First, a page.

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Friday, Apr. 29, 2016

Grant helps MES backpack program

Wednesday, November 16, 2011

Monett Elementary School recently received a check in the amount of $6,636.98 to benefit the district's backpack nutrition program, Food for Thought. Several members of the Monett Area Community Foundation and the First Christian Church of Monett were on hand for the presentation. In the front row, from left, are: Mark Nelson, chairman of the Monett Area Community Foundation, Mike Brownsberger, Mike Gollhofer, Rev. Ron Stair, Jo Stair, Ken Bandy, Shawn Bandy, Carol Hamm and Wilma Davis. Back row: Monett R-1 School Superintendent Dr. John Jungmann, Mark Kaiser, MES counselor Leslie Henry, Phyllis Garrett, Phyllis Whitley and MES Principal Susie Gasser.
Monett Elementary School recently received $6,636.98 in new funding after successfully matching the Ozarks Million Dollar Hunger Challenge II grant, made possible by the Walmart State Giving Foundation, in partnership with the Monett Area Community Foundation and the Ozarks Food Harvest.

The $6,636.98 in local and matched funds will be used to leverage approximately $66,000 worth of food distribution for the school's backpack program that provides food for kids who need assistance over the weekends.

"Each dollar in funds has the capability of buying $10 worth of food," said Mark Nelson, Community Foundation of the Ozarks board member and president of the Monett Area Community Foundation.

Now in its fourth year, the Monett School District backpack program, sponsored by the First Christian Church of Monett, is currently serving 48 students. The annual cost per student for the program is over $300. Through the Food for Thought program, students are able to take home a backpack of food items to eat over the weekend when they are not in school.

The Walmart State Giving Foundation awarded $125,000 to Ozarks Food Harvest for a second challenge opportunity this year after last year's successful $100,000 grant for the original Ozarks Million Dollar Hunger Challenge.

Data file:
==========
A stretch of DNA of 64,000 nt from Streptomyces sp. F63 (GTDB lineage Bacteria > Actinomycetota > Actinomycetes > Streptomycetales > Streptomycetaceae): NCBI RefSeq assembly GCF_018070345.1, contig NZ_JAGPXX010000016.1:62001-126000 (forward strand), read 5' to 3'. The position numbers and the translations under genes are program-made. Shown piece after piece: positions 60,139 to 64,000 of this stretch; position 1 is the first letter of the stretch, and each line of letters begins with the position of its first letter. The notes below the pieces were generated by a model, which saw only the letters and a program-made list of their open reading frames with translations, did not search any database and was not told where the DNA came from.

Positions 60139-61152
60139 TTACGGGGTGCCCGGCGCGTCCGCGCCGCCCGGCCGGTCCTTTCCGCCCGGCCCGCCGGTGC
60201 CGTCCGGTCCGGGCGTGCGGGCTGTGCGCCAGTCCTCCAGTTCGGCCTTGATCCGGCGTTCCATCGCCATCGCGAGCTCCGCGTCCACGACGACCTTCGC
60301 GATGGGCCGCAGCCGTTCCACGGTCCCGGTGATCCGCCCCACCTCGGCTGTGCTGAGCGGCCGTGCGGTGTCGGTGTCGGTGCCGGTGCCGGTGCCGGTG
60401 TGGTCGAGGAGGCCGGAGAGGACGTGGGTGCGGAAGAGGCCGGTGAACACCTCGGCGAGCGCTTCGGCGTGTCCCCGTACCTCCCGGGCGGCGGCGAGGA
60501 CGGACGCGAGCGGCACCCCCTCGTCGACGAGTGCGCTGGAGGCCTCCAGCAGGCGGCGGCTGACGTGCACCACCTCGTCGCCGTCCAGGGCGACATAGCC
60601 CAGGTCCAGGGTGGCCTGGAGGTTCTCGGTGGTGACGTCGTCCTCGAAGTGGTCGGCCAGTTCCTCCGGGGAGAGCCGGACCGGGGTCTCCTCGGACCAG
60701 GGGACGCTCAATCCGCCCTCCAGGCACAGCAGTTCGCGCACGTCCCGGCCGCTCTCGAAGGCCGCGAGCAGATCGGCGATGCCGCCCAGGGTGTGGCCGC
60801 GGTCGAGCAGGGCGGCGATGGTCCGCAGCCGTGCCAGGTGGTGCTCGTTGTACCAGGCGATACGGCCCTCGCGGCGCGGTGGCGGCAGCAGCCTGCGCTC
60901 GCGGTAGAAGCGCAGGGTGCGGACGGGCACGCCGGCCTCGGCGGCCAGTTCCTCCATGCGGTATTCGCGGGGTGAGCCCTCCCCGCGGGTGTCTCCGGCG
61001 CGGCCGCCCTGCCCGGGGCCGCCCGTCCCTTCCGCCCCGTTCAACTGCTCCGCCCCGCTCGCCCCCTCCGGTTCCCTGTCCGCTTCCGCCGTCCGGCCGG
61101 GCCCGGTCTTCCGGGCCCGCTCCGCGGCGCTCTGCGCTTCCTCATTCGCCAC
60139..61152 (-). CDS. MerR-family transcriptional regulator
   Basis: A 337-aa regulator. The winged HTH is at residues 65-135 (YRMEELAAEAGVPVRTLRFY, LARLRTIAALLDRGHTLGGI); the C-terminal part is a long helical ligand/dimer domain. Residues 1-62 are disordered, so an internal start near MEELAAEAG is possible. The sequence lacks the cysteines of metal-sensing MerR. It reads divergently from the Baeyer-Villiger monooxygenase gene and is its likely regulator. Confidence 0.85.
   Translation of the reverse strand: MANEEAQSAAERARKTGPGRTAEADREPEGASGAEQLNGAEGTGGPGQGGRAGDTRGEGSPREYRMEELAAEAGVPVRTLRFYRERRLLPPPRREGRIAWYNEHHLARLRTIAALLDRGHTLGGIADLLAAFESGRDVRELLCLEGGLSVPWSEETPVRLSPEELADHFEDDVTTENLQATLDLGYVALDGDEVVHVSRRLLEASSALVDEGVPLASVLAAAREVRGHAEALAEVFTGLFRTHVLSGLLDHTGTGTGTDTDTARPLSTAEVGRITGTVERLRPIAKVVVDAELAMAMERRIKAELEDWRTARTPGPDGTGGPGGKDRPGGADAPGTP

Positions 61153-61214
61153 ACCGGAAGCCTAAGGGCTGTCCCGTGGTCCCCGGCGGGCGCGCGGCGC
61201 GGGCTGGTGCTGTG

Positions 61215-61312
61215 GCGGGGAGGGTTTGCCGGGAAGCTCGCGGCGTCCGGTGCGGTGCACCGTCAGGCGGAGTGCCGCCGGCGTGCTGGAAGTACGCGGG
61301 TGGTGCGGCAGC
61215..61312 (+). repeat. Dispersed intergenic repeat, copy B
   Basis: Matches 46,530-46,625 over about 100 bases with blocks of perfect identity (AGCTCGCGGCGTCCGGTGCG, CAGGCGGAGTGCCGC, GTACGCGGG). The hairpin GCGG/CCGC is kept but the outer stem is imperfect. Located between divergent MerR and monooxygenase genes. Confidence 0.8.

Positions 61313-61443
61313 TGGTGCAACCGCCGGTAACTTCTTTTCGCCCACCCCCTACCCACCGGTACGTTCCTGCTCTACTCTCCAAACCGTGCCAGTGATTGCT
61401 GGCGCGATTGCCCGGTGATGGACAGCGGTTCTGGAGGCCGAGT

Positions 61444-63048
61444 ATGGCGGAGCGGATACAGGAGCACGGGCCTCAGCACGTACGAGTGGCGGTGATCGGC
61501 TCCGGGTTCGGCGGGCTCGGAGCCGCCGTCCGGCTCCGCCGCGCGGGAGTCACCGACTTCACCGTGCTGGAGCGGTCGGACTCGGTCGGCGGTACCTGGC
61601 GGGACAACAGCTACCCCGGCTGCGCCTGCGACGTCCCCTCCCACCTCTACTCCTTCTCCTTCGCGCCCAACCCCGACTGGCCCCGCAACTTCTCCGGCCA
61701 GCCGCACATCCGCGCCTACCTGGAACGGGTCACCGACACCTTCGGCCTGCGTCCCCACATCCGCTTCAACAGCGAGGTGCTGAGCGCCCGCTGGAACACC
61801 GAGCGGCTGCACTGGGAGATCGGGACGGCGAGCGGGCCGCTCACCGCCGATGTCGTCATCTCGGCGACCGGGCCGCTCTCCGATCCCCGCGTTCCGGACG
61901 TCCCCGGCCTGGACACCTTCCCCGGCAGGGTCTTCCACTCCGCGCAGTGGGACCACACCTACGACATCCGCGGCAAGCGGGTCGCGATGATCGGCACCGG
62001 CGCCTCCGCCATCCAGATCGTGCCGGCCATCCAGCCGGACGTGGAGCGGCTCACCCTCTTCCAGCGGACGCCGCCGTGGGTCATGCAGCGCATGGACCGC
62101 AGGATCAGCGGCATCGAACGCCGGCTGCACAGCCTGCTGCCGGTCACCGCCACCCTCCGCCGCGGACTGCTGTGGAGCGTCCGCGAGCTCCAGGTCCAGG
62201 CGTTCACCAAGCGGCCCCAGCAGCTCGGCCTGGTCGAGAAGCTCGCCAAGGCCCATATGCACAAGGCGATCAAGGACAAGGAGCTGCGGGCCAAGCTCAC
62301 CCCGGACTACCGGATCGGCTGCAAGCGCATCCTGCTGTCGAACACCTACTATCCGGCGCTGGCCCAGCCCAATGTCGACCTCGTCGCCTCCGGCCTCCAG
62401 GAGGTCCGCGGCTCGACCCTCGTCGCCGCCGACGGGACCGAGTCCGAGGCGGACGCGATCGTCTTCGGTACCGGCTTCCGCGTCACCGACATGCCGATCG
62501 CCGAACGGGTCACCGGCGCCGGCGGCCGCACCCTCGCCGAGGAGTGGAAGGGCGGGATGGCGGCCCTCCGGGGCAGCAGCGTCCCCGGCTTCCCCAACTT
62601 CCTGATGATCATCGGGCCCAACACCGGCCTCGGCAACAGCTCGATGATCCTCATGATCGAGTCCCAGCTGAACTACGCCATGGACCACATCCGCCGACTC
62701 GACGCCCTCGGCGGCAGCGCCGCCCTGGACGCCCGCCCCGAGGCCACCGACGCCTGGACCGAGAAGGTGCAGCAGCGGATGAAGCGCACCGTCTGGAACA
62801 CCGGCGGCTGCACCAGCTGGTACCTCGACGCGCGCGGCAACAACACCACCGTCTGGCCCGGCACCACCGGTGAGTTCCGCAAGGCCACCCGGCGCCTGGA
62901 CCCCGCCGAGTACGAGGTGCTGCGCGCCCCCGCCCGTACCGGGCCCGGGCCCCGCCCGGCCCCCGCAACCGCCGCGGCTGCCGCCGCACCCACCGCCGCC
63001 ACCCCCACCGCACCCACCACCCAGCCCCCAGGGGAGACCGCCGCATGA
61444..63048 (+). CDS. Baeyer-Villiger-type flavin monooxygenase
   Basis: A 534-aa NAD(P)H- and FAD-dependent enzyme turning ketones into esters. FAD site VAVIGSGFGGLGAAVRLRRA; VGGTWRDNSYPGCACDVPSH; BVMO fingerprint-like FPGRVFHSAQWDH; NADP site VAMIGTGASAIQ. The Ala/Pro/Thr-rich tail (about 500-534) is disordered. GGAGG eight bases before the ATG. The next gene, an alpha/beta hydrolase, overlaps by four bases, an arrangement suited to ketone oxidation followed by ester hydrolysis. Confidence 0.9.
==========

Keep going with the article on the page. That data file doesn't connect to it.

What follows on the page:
In this year's challenge, 25 programs across the region worked in conjunction with the Community Foundation of the Ozarks affiliates, such as the Monett Area Community Foundation, to raise matching funds by the Sept. 30 deadline.

"We appreciate the cooperative spirit between our affiliate foundations and their local food pantries to jointly tackle this matching grant opportunity," said CFO President Brian Fogle.

The program began in response to a national report that indicated an estimated 155,000 Ozarkers faced chronic hunger issues.

"We are grateful for the funding from the Walmart State Giving program, which allows us to leverage hunger relief support to our local Ozarks communities," said Bart Brown, CEO at Ozarks Food Harvest.

"There is a growing population of clients who are not eligible for government assistance, such as WIC or the National School Lunch program," Brown said. "This gap truly relies on our member pantries and feeding sites to help feed their families.

"The current child food insecurity rate is sobering," Brown continued. "More than a quarter of our children, 5 percent higher than the national rate, now face hunger or do not know where their next meal is coming from."

Ozarks Food Harvest is the Feeding America food bank for southwest Missouri, serving more than 300 hunger relief organizations across 28 Ozarks counties in addition to long-term relief sites in Joplin. The food bank reaches 20,000 individuals weekly and distributes one million pounds of food monthly.

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